Deeds of daring to prove my worth, though fear was ever
    My companion. With these I thought to hide my heart
    From a world who would see it soft and timid.
    For a flower, the sins of man, or a fading memory
    At times would set this heart a weeping.
    And the heart’s trove of deep passion, this I ever kept locked
    Within me. Great passion I had wished to show the world,

    But gave instead an empty show of bravery.”

    “You speak of shows,” said one with grimace
    Stirring embers in a fire. “My whole life was no more
    Than a carnival of empty jesting. Twice blessed
    Are you, for worthy were your deeds, giving the world
    A hero it needed, but never hiding from the feelings
    Within you. It was I who was afraid to feel too deeply.
    It was I who hid with humor; making light of my own
    Sorrows and distracting others from their own with words
    And acts of jovial buffoonery. I skimmed along life’s surface
    As a clown, a jester in the court of life. I ran from what was real

    Cowering behind a shielded wall of mirth.”

    “When was mirth ever nothing but a blessing?”
    Spoke with sadness a wearied, grizzled veteran.
    “You lightened the load of human suffering.
    A great boon you were to the hearts of men.
    I lost laughter when my youth was ended,
    When war had robbed me of my innocence,
    Slaughtering men for noble causes so that peace
    And righteousness might prosper. I hoped to visit hell
    Unscathed and shoulder the sin of death upon a granite heart.
    Think you war can make a child more a man?

    I tell you, it has made me less.”

    “Less?” In speaking uprose one who once had stood
    In prouder bearing. “With far less cause have you
    To shoulder such a burden, than have I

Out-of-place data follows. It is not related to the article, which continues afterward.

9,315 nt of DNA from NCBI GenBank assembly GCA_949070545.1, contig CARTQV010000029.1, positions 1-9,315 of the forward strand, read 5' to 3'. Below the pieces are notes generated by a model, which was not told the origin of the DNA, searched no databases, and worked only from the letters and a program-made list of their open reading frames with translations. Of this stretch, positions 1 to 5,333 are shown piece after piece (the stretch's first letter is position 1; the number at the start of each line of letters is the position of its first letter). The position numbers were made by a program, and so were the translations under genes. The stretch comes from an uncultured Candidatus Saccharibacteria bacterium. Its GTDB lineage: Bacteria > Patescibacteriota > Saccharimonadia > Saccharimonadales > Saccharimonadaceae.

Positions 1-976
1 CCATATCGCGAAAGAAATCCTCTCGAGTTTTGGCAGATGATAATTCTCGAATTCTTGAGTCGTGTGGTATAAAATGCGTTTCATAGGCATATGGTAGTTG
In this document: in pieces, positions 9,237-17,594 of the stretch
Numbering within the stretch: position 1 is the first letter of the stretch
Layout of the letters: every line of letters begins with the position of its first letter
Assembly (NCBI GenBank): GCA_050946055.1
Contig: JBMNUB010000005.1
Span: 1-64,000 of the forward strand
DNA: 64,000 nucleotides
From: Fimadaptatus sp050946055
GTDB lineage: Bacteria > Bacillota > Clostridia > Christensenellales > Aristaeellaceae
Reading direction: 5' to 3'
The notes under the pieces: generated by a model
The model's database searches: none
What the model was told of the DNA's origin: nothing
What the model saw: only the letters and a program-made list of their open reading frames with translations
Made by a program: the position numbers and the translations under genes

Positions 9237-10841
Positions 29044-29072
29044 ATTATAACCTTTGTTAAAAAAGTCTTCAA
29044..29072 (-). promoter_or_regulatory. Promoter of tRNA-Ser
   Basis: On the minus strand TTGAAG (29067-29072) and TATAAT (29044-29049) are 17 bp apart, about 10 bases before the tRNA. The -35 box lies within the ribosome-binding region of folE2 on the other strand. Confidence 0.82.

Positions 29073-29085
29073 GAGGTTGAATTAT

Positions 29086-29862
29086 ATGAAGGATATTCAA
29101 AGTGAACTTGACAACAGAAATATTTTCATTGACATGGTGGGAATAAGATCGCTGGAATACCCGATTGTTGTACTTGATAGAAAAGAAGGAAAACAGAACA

To shoulder thousands. If it was lives you took,
    In doing, your own you risked, while I gambled not
    My own, but others. In waves we sent our nation's children
    To harvest with a blazing sickle not the bones of fallen men
    But the freedom, order, and protection hidden
    In the husks of war, hoping soon those husks would wither.
    Death had paid the price of peace,

    But not from my own purse.”

    “You performed the tasks assigned to you!”

    “You played the role that few could fill!”
    “Even men need themselves a shepherd,

    “No one need have asked you more!”

    With this a clamor rose within that wooden hall,
    And the floodgates of emotion let loose lamenting cries -

    “I should have had a stronger heart!”

    “I should have had a kinder!”
    “Mine was given towards too few!”

    “Mine was always filled with anger!”

    Drink was spilled and fires leapt up
    That brightened that darkened hall,
    And their host who sat hid in shadows
    Now strode forth upon the floor.
    “My friends, my friends, peace, I beg you!
    To each one, different gifts were given,
    Or some the same in degrees that differed.
    I gathered you here unto this hall
    Not for what you have done, but because
    All had done their best.

    "It is from the core of your ardent passions
    That these fires are kept alight,
    And many are the lost ones
    Whom the snows have led astray.
    Gather you each a brand from out the hottest hearth
    To guide them towards this starry furnace
    Where the soul’s mettle is forged aright.
    Your own had filled the forms of flesh as best
    As they were able, and you may now stand tall
    With fist on breast and proudly say without reserve,

    Truly, We Were Men.”


    -- Giovanni Gentile,
    From Cleveland, Ohio